Happy Inko de Mayo from La Cucaracha!
Yes, today is the day where we celebrate cartoonists, as it is National Cartoonists Day.
Serio, the National Cartoonists Society started this event a few years ago, apparently because they had no Latino members at the time who might have mentioned May 5 is already Cinco de Mayo, but, hey, I’m glad they ran with it! [Mas…]
POCHO’s Associate Naranjero Gustavo ¡Ask A Mexican! Arellano dons traditional garb to esplain How REAL Mexicans Should Celebrate Cinco de Mayo. [Mas…]
White folks in sombreros and serapes. Spanglish beer commercials every few minutes. Yup, pretty ridiculous, señor.
I agree with most of my friend Gustavo Arellano’s Cinco de Mayo video rant, mas o menos.
He says it’s ridiculous, only serves some limited purposes as far as educating about the evils of Imperialism, or the promotion of self-determination, y todo eso. Battle of Puebla my ear. Sure. OK, guey.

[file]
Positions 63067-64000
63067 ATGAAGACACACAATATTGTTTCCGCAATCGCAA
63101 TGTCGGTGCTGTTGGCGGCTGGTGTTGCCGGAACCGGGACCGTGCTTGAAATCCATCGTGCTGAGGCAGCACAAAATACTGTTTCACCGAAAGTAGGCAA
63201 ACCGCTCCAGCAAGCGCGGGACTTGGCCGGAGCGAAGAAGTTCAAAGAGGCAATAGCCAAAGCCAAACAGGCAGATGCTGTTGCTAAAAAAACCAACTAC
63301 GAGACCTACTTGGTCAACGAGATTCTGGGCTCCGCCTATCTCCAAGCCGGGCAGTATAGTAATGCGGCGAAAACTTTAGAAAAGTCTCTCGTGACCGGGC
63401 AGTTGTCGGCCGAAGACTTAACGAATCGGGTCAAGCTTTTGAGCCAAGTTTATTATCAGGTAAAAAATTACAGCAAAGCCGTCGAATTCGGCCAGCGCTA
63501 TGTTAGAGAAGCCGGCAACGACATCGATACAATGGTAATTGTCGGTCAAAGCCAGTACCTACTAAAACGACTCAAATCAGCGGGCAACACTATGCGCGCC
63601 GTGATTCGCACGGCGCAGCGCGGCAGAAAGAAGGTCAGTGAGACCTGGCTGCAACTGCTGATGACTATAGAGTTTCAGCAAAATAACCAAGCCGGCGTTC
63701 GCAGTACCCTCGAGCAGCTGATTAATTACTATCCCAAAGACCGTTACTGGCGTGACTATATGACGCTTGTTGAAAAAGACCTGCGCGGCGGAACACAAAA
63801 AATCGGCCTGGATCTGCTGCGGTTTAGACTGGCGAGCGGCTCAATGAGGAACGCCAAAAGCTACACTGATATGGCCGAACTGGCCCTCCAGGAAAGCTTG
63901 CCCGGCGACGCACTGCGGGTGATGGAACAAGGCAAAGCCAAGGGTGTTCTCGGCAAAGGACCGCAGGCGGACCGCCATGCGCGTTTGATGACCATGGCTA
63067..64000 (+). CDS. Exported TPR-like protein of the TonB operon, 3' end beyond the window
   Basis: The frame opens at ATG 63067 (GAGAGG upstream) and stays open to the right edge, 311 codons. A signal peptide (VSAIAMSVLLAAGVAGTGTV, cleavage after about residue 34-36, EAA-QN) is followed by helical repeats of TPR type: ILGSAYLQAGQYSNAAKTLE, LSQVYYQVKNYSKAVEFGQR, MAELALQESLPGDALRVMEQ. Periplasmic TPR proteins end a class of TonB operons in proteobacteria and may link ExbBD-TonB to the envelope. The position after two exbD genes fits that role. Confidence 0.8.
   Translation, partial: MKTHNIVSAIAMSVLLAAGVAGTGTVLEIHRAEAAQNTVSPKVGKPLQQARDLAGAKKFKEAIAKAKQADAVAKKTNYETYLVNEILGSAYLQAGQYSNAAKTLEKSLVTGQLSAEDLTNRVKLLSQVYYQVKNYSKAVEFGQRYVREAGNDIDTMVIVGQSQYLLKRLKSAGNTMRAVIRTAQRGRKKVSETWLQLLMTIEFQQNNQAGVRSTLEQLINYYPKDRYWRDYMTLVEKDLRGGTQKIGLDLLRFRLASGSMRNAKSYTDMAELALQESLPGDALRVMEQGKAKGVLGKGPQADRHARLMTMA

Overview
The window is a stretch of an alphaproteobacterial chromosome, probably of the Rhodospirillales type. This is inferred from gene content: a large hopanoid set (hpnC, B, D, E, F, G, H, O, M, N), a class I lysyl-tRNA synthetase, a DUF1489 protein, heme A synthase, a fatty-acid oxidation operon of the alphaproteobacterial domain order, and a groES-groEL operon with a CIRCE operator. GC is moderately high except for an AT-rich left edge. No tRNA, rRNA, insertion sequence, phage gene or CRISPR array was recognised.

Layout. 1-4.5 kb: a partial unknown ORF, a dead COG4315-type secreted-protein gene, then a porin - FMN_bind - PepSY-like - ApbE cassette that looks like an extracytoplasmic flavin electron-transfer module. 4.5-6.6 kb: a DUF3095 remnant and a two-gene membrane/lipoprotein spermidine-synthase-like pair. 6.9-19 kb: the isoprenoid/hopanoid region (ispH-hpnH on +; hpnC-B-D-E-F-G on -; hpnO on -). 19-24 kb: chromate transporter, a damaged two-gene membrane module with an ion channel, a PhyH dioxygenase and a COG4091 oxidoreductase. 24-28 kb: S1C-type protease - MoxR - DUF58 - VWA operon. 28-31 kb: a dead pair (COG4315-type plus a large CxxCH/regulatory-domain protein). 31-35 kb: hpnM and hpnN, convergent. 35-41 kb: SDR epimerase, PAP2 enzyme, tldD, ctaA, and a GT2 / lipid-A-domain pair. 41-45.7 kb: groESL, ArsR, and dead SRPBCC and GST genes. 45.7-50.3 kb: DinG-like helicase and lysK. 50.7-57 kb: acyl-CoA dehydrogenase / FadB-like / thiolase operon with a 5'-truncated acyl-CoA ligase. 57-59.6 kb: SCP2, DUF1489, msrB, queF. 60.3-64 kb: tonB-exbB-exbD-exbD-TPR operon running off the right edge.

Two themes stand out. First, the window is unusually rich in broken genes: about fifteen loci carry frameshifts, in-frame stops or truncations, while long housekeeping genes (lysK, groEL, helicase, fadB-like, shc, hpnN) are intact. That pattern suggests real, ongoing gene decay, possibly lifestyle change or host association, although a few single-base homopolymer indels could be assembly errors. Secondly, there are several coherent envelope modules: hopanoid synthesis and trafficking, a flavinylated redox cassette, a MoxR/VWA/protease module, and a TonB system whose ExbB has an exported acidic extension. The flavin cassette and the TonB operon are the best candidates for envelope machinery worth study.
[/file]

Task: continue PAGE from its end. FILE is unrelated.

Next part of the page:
However, I think Gustavo misses one big fat Manuel’s El Tepeyac Hollenbeck Burrito-sized point:
☞ We’ve got to celebrate with the holidays we have,
not the holidays we want ☜
I approach el Cinco de Mayo with excitement and ambivalence.
I learned the history of the Battle of Puebla as the son of proud Mexicans, who happened to be immigrants. The story goes: On the fifth of May 1862, a small Mexican army kicks French butt. Bueno.
My dad and grandmother worked at the Cinco de Mayo restaurant on Pacific Coast Highway in a small L.A. harbor town. My association with the day is food, drink, familia, history, cultura. [Mas…]
(PNS reporting from PUEBLA, MX) Federales have finished cleaning up the streets of this southeastern city after a three-day battle between area gangsters and a French gang left 83 locals and 462 gabachos dead, PNS has learned.
The Marseilles gang (“La Eme”) — sent to collect a drug debt allegedly owed by the Puebla-based Ignacio Zaragosa clika (the “Zetas”) — was overwhelmed by the fierce Mexican gangbangers.
Faulty HUMINT (human intelligence) was also a factor.
Based on bogus tips from informants who called themselves “los mentirosos,” which La Eme interpreted as “mentors,” the frogs engaged the enemy at noon. La Eme expected the Zeta sentries to be taking siestas with their sombreros pulled so low they couldn’t see the advancing gunmen. And the close-by burros? The French plan relied on the overhwhelming odor of naturally estanky donkeys to mask the telltale scent of French breath-de-fromage.
But the Zetas were not asleep and those weren’t your mother’s burritos. [Mas…]